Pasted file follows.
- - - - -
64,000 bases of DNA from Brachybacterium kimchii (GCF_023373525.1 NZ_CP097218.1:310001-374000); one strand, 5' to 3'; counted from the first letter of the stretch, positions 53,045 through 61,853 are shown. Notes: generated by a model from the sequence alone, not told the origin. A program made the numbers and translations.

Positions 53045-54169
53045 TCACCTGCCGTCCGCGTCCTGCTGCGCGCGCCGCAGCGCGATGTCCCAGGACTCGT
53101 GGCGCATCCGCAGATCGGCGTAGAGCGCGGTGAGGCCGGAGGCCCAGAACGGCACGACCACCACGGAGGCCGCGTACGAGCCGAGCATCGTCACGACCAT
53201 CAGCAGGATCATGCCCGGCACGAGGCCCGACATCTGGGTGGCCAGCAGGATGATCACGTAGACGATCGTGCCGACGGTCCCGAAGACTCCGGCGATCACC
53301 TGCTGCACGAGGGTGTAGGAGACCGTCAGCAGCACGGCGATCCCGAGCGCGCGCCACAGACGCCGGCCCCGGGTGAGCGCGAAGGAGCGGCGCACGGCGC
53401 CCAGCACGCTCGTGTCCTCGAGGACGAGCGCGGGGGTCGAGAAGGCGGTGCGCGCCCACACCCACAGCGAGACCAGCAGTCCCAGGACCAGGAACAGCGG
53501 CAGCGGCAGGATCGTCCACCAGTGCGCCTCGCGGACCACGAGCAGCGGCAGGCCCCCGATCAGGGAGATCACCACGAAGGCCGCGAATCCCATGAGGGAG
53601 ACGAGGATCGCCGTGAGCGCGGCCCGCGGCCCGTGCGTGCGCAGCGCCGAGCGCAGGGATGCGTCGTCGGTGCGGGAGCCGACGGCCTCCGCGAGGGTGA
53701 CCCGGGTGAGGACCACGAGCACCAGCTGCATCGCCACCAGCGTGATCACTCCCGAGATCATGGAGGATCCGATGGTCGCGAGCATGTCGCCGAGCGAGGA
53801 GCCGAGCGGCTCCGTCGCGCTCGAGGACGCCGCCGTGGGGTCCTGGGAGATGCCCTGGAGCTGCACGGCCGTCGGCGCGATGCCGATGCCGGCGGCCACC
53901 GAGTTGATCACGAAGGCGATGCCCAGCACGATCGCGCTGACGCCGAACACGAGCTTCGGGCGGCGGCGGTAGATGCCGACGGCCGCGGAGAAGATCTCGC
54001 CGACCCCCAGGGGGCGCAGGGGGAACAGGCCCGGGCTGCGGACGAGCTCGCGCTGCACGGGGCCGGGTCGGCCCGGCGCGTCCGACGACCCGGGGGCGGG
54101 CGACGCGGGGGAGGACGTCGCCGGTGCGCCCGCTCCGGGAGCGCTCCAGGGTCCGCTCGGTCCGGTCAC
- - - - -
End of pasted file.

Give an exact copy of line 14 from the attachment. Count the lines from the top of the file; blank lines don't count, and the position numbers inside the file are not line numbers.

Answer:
54101 CGACGCGGGGGAGGACGTCGCCGGTGCGCCCGCTCCGGGAGCGCTCCAGGGTCCGCTCGGTCCGGTCAC